A TOP TO BOTTOM VISION
The Greening Master Plan for the entire campus will be undertaken by Roofmeadow, an innovative Philadelphia-based design and engineering firm. Roofmeadow will engage students and teachers during the process of site survey, which will be used to create a conceptual campus plan. The plan will then be shared with the community through open meetings, where the public can share their questions, comments, concerns, and ideas.
The rooftop plan will involve food production zones, perennial beds, extensive vegetation zones, gathering spaces, outdoor classrooms, and solar panel arrays. The roof is one of the neighborhood’s largest “vacant” surfaces, and possibly its most under-utilized resource. Greening this space will fulfill critical environmental priorities by managing stormwater, improving water quality, and cooling the air above the school. In addition to the environmental benefits, this space will function as an educational tool. Students and teachers will be an integral part of the planning and design process to create an outdoor classroom that fits their needs. The rooftop will be open to the public via workshops, tours, community programming, and events.
The ground-level portion of the plan will involve pavement removal and the installation of rain gardens, perennial plantings, street trees, and increased vegetable garden infrastructure. Students, teachers, and neighbors have already begun to plan for a native species arboretum. Linking the arboretum, vegetable gardens, and school building will be a series of veneer landscapes, linear tree islands, porous pavement, cisterns, and seating.
LET’S BUILD AN ONLINE COMMUNITY AROUND THIS PROJECT
In light of this desire to move forward despite budgetary constraints, we need generous donations from others to make this project a reality. Projexity’s crowd-sourced fundraising will build an even bigger community around our project, school, and neighborhood. We hope that this heightened sense of community inspires the students at SPHS to learn critical skills and strive for greatness.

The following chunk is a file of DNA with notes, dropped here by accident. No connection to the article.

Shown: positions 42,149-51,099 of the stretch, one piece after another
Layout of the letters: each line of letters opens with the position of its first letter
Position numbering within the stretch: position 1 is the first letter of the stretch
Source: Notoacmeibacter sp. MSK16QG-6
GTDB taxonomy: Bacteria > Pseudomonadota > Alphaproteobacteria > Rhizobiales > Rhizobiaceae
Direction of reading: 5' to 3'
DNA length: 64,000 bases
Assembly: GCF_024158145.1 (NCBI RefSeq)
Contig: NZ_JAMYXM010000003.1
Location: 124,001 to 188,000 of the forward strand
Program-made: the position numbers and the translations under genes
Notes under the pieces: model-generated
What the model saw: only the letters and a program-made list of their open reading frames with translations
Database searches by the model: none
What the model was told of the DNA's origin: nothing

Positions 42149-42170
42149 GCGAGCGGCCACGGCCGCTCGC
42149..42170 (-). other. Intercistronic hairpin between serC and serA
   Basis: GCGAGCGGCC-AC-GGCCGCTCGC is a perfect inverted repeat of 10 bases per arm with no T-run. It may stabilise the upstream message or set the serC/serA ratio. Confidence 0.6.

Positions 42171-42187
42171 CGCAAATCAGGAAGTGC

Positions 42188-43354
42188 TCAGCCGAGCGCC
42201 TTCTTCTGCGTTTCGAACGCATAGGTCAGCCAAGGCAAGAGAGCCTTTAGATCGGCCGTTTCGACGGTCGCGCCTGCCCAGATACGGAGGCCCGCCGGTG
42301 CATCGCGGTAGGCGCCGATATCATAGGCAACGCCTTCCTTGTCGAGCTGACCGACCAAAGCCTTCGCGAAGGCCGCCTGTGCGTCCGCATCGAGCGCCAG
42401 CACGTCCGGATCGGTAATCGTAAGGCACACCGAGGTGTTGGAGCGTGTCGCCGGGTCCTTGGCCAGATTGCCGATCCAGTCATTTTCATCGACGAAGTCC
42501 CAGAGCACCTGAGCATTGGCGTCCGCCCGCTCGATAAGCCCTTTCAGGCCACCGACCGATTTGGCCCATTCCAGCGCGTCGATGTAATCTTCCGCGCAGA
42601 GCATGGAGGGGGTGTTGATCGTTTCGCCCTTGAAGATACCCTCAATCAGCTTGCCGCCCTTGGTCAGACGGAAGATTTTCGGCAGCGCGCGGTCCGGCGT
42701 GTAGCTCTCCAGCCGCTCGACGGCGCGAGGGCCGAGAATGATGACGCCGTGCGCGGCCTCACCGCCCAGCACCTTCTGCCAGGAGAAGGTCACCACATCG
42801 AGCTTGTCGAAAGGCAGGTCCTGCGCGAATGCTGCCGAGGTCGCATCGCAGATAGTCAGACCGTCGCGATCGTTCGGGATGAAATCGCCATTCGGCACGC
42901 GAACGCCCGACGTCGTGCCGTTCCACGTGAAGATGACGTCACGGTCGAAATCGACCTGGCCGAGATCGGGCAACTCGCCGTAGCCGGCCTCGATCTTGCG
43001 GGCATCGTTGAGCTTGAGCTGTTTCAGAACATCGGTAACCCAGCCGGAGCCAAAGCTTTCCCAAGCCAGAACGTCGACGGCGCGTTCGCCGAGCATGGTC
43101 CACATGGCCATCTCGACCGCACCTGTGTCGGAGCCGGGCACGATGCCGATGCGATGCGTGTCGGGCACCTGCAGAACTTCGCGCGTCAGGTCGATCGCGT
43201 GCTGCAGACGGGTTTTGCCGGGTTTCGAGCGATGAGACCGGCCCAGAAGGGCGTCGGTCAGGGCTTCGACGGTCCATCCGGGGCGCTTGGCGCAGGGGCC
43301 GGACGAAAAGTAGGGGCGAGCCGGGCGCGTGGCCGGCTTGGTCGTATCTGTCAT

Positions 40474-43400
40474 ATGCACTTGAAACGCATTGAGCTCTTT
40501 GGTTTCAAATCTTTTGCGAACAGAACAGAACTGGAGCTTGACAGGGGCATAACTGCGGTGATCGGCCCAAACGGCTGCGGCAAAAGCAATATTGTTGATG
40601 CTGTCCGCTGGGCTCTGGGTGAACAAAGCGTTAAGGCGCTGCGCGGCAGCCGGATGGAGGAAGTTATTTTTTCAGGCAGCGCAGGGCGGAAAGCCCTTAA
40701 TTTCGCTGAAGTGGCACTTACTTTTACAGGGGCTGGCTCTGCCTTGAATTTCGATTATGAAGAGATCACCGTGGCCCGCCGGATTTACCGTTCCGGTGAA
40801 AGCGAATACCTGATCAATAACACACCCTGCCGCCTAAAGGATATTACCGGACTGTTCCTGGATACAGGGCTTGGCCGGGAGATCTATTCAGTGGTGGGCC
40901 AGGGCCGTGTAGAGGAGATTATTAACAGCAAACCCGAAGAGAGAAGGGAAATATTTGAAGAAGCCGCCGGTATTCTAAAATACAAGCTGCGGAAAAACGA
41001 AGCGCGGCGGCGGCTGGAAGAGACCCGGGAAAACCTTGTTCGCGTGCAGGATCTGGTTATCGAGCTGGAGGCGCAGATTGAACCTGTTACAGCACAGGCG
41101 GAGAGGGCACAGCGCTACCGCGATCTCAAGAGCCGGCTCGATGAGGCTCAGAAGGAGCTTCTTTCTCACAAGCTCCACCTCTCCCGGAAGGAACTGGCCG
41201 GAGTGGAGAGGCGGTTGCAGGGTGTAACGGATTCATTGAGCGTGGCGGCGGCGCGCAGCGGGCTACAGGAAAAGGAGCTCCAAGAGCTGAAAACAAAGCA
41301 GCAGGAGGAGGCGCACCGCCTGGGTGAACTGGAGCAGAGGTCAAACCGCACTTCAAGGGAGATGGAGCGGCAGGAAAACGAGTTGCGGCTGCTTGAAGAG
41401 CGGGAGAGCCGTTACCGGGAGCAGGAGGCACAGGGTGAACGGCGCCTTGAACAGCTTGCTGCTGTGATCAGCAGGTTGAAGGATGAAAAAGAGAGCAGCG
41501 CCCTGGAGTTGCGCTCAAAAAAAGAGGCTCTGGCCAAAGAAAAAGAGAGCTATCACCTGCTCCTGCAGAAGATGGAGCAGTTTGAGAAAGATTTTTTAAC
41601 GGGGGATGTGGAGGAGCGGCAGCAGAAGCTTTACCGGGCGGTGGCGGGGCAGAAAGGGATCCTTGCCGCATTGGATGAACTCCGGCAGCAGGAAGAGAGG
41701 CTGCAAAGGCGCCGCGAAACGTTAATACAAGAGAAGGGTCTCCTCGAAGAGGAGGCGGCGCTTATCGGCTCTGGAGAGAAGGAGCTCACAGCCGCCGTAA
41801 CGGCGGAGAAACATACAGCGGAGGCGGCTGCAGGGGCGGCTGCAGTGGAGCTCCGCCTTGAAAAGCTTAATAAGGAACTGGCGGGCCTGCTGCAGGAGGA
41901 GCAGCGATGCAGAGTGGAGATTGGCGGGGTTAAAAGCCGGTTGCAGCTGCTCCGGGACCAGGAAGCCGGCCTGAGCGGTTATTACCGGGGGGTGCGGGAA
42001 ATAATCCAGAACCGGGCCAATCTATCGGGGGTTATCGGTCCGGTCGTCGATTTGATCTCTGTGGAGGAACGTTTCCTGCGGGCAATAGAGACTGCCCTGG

From a sustainability standpoint, this project is both cutting-edge and extremely important. Philadelphia’s Mayor Michael Nutter is determined to make Philadelphia the ‘greenest’ city in America, and our square block project can serve as a model for residents, commercial building owners, universities, businesses and other K-12 schools to follow. While our site may seem unique, the roof, parking lot and minimal existing green space is common throughout the city. South Philadelphia in particular is dominated by impervious surfaces and has few large parks.
By making the design process public and the completed space open, people can learn from LoMo and SPHS and apply lessons to their own projects no matter what the scale is. We are not aiming to spear-head an exclusive new project; we are inviting the city to tackle sustainability issues, neighborhood beautification and civic pride with us. Thanks for your support!
How could we reach our goal?
2,630 sponsors giving $10
263 sponsors giving $100
132 sponsors giving $200
53 sponsors giving $500
About LoMo Civic Association
The Lower Moyamensing Civic Association (LoMo) is a community-based, volunteer-driven 501(c)(3) non-profit organization whose mission is improve the quality of life in our neighborhood. LoMo was formed in February 2007 by neighborhood residents to serve our focus area between Snyder to Oregon Avenues, Broad to Eighth Streets in South Philadelphia